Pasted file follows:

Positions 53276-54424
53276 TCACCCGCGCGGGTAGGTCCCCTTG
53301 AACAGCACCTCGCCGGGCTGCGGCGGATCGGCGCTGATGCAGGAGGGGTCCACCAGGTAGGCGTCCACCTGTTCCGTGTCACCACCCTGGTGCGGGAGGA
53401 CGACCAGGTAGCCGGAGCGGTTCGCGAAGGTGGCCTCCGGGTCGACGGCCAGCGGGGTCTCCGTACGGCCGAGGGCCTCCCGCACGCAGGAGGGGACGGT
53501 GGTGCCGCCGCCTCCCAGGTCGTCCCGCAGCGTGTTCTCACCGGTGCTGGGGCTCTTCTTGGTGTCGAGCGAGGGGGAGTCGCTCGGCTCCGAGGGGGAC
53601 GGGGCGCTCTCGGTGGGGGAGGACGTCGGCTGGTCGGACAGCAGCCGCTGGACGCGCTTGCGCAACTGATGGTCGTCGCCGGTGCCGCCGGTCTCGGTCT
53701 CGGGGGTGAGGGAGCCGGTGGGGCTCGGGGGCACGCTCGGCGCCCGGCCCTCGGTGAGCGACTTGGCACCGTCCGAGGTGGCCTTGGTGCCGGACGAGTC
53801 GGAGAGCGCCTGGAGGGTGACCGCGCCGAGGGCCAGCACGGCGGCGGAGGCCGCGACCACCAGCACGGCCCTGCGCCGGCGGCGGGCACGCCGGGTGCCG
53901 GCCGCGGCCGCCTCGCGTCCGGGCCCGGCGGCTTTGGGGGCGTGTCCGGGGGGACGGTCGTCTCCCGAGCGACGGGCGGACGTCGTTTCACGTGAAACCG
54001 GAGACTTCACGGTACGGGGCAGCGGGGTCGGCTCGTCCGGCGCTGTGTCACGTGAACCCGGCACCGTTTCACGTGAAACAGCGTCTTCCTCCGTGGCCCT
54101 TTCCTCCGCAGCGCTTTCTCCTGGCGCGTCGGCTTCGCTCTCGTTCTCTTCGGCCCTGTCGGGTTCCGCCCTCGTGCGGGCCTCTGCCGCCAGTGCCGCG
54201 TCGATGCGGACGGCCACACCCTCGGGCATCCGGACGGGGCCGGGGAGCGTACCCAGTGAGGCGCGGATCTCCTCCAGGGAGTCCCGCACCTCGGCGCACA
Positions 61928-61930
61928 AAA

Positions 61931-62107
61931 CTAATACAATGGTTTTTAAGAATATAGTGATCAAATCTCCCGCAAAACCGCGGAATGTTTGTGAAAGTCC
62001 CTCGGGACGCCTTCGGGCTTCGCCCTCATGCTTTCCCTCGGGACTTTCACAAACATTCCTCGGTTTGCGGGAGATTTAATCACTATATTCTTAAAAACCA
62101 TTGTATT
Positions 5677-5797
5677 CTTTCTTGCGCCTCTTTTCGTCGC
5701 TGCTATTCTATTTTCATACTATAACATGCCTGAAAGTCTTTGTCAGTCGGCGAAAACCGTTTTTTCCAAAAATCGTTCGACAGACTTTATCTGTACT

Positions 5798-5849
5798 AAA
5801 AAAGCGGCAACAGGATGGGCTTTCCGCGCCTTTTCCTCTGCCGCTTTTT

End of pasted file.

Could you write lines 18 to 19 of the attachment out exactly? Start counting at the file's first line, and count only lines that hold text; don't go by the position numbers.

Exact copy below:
62101 TTGTATT
Positions 5677-5797